CloudFront Functions can read from the key-value store, but it can’t update or insert anything. You need to use the AWS SDK to modify data in the key-value store, which CloudFront Functions cannot.
Also, CloudFront Functions are limited in what they can do. They can change the origin but can’t respond to the caller directly. So the key-value store does not open the door to building APIs on the edge.
The main use cases are for separating code and configuration for CloudFront Functions. It’s useful for performing A/B tests, maintenance modes, redirect tables, etc.
You can put the static configuration data in the key-value store and CloudFront Functions would have fast access to its data.
You can now set an Archive Policy (up to 365 days) on SNS FIFO topics and replay messages in a given period to a specific subscription.
ps. The 365-day limit is not a hard limit and can be raised with a support ticket.
At long last, Kinesis supports resource policies. This makes it easy to process Kinesis events with a Lambda function in another account.
Prior to this change, you had to first assume a role in the account where the Kinesis stream resides.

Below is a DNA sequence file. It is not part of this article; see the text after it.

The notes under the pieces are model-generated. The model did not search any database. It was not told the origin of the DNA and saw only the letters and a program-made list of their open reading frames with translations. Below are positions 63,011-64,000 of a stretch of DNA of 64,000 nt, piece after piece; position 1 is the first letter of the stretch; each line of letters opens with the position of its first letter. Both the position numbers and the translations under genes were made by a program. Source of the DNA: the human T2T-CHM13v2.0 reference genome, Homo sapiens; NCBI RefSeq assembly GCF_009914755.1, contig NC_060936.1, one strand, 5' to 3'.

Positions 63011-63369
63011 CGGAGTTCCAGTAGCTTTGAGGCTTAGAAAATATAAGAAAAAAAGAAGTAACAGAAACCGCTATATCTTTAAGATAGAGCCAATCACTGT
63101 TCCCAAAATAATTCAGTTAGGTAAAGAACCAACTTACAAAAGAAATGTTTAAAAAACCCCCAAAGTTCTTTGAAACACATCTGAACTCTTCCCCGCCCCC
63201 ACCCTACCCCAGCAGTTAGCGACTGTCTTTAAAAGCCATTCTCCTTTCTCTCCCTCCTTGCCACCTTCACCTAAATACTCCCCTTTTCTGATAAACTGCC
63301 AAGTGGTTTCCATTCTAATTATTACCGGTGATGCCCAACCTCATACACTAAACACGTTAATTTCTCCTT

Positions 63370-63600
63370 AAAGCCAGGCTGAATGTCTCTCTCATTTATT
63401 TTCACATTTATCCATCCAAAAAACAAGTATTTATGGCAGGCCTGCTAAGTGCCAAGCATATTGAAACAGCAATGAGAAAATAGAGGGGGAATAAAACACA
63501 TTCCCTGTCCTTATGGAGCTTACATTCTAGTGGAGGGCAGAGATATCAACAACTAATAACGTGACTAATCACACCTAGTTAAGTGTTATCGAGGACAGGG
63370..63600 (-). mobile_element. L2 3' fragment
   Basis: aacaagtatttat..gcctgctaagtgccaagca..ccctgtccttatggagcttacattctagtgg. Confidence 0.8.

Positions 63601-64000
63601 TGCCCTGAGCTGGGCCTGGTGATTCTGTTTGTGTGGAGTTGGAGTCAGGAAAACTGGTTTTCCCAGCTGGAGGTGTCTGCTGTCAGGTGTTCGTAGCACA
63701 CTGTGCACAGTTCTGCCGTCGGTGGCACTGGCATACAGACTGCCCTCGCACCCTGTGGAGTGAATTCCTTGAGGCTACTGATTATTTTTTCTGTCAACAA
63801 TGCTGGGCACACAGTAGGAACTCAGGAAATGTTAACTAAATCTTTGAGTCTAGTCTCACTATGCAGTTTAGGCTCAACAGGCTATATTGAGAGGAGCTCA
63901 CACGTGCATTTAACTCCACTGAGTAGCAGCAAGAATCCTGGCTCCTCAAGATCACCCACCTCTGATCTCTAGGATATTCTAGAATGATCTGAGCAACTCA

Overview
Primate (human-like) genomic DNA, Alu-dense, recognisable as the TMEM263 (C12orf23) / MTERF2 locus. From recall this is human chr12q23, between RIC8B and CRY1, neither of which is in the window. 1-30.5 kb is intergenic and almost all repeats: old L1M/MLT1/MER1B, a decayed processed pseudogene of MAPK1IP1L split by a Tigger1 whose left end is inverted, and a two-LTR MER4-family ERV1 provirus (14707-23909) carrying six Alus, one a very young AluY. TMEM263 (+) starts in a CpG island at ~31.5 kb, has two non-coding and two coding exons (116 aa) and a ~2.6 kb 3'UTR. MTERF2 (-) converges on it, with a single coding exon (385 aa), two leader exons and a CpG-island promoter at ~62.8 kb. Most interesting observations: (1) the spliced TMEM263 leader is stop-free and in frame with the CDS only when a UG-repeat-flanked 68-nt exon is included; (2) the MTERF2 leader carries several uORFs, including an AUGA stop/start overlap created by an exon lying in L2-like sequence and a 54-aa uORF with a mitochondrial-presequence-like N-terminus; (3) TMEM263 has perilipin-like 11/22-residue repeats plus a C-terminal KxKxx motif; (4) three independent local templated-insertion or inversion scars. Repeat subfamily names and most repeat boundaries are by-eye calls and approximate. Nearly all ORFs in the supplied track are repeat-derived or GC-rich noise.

A common use case that can benefit from this is when you ship CloudWatch Logs through a Kinesis stream. With this, you can centralize the log processing and log forwarding in a central account.
But it’s worth mentioning that, this was already possible through CloudWatch Logs Destinations. Which lets you forward CloudWatch Logs to Kinesis in another account and/or a different region. Aidan Steele wrote a detailed post on this topic, which you should read here.
I mean, this is just so cool!
This is a good quality-of-life improvement and should make debugging much easier.
This is another solid quality-of-life improvement from EventBridge.
These new metrics give you more visibility into what’s going on in your event-driven architecture, including failures and throttles.
My favourites are the new
IngestiontoInvocationStartLatency metrics. They make it easier to understand the end-to-end performance of your event processing system.
These metrics are provided out-of-the-box, so there are no extra costs involved.
You could already do prefix and suffix filtering, but this lets you do middle-of-the-string wildcards. It’s useful for filtering on S3 files for instance, with patterns such as “dir/*.png”.
The Lambda team made scaling faster for SQS and Kafka.
With these scaling changes, you need to be mindful of downstream systems. Remember, not everything can scale as much and as quickly as our Lambda functions.
Well, it’s 2023, it’s better late than never.
Why? Because using CodeBuild with containers is super slow.
Why is it slow? Because Aidan Steele found a vulnerability in the way containers are reused in CodeBuild.
Can’t fault them for choosing security over performance.
Possibly related to the upcoming IPv4 charges.
OK, so that’s a list of the biggest serverless-related announcements that we’ve had leading up to re:Invent 2023.
Unfortunately, I won’t be at the event this year, but I’ll be keeping a close eye on it like most of you.
For those of you attending re:Invent in person, have fun and enjoy a great week in Vegas!